Kelvin Kiptum Smashes Marathon World Record With A Thrilling Victory In Chicago

Kenyan athlete Kelvin Kiptum etched his name into the annals of marathon history in Chicago on Sunday, obliterating the men’s marathon world record with a stunning time of 2 hours and 35 seconds. This incredible feat saw him surpass the previous record held by compatriot Eliud Kipchoge by over 30 seconds.

Kiptum’s journey to this moment had been marked by remarkable achievements, having earlier shattered the course record at the London Marathon earlier in the year. Yet, his sights were not initially set on the world record when he took to the Windy City’s marathon course. However, as he surged past the 35-kilometer mark, he could feel the possibility of eclipsing Kipchoge’s previous mark of 2 hours, 1 minute, and 9 seconds drawing near. In a display of extraordinary determination, Kiptum dug deep and etched his name in the annals of history.

“I feel so happy. I wasn’t prepared,” exclaimed Kiptum at the finish line. “A world record was not in my mind today.”

Kiptum crossed the finish line a staggering 3 minutes and 27 seconds ahead of his compatriot, Benson Kipruto, while Belgian runner Bashir Abdi secured the third position with a time of 2 hours and 4 minutes.

Kiptum’s dominance became evident early in the race, as he and fellow Kenyan Daniel Mateiko broke away from the rest of the pack by the 10-kilometer mark. By the halfway point, they had surged ahead by over 1½ minutes, turning the marathon into a two-person contest.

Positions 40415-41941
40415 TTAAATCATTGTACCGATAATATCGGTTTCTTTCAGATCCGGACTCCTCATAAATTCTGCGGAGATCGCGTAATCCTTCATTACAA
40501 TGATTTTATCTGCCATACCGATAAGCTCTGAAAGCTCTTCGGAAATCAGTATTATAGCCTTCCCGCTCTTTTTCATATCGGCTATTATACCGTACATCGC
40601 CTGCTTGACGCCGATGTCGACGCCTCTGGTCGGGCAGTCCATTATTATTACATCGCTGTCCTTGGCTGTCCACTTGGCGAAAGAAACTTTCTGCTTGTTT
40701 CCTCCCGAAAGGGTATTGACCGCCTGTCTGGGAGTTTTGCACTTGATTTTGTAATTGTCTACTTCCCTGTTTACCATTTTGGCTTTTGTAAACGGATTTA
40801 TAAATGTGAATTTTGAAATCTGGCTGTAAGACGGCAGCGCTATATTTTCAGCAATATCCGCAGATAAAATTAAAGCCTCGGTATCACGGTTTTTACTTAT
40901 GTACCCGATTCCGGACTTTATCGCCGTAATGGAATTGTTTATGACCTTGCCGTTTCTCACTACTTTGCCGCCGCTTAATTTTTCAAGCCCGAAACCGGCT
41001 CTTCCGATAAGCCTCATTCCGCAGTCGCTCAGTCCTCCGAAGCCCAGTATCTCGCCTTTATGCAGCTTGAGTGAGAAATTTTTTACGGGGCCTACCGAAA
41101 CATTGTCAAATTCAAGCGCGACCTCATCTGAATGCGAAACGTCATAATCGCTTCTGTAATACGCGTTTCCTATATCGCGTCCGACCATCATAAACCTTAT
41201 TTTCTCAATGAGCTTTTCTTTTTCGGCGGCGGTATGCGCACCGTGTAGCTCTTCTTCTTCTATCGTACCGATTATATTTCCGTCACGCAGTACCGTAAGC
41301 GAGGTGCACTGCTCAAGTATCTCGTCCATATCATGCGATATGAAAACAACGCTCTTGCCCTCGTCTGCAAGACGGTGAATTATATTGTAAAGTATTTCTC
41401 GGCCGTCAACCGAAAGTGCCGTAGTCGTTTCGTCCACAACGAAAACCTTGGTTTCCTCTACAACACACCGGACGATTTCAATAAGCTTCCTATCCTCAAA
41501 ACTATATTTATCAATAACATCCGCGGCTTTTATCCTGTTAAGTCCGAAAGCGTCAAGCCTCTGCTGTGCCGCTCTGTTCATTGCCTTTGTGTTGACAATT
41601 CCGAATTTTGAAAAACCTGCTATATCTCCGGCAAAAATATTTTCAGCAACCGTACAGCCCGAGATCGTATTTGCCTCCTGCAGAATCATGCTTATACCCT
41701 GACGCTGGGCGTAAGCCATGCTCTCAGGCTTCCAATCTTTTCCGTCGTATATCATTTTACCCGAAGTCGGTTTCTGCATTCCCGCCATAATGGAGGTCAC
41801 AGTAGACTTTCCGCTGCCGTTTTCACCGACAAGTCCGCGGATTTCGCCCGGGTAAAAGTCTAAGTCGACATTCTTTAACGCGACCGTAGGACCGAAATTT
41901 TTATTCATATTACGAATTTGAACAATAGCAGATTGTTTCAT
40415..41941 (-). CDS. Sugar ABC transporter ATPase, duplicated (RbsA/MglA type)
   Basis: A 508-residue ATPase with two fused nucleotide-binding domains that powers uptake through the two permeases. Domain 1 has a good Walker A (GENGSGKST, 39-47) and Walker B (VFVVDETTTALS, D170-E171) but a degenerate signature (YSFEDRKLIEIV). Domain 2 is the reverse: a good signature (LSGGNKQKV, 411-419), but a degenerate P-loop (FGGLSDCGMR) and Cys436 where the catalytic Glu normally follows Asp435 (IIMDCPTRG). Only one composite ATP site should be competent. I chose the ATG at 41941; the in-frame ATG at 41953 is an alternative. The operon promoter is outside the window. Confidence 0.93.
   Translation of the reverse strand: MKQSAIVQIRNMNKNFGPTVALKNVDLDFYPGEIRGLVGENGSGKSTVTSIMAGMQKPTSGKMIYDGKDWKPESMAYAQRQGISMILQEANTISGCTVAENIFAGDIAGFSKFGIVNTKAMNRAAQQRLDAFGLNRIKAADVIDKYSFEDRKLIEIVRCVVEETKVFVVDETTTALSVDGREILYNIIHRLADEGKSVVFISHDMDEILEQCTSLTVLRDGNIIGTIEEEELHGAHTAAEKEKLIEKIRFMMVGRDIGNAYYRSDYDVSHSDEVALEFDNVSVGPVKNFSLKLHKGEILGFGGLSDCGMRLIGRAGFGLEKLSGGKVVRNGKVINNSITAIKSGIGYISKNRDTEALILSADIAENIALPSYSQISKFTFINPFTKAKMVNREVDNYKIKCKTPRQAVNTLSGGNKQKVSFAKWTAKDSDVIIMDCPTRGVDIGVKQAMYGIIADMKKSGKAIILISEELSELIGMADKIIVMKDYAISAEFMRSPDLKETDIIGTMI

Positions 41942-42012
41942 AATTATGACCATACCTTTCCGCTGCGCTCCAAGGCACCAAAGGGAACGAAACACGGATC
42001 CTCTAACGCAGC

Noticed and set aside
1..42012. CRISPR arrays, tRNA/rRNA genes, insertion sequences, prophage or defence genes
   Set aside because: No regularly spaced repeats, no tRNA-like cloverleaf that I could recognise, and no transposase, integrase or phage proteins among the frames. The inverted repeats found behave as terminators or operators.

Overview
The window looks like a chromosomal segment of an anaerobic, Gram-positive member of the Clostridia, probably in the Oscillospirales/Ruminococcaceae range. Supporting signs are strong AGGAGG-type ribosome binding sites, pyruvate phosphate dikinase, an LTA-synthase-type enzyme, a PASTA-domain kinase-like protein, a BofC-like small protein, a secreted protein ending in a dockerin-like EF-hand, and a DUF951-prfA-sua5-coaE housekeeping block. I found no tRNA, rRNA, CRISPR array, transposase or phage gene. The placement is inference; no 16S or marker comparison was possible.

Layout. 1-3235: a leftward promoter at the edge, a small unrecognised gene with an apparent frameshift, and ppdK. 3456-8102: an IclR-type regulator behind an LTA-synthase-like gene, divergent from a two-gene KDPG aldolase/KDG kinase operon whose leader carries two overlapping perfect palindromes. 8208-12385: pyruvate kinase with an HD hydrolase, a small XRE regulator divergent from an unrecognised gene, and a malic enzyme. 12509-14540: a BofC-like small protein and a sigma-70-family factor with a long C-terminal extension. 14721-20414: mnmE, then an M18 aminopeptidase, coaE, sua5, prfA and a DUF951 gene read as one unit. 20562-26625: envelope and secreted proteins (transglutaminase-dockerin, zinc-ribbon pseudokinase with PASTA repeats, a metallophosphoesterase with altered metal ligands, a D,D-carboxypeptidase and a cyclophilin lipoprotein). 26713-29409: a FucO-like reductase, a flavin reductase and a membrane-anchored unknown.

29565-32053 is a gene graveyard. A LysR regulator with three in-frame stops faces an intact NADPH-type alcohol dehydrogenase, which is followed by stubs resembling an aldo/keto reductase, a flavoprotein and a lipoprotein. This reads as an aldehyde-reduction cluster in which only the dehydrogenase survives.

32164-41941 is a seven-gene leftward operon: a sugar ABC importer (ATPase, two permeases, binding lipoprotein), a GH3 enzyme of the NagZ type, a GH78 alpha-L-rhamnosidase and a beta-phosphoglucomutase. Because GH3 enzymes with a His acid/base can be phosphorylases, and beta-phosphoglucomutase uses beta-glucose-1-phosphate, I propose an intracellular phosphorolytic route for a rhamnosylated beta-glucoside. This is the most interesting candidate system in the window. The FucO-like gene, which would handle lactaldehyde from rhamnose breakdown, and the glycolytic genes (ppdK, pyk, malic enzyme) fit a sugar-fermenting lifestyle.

At the 35-kilometer mark, Kiptum decided to seize the opportunity provided by Chicago’s famously flat course. With a display of extraordinary speed and stamina, he made the race his own.

“I saw the time in front of me. I said let me try; maybe I can run under 2:00,” he explained. “I knew one day I would be a world-record holder.”

Kiptum’s exuberant finish seemed to suggest he had plenty of energy to spare, as he leaped into an embrace with race director Carey Pinkowski.

The women’s marathon also witnessed an outstanding performance by Dutch middle-distance runner Sifan Hassan. She thwarted Kenyan Ruth Chepngetich’s quest for a third consecutive Chicago title by completing the race in a remarkable 2 hours, 13 minutes, and 44 seconds – the second-fastest women’s marathon time ever recorded.

Hassan had previously secured medals at the World Athletics Championships in August, and her Chicago triumph was marked by a finish 1 minute and 53 seconds ahead of Chepngetich. Ethiopian athlete Alemu Megertu clinched the third position with a time of 2 hours and 17 minutes.

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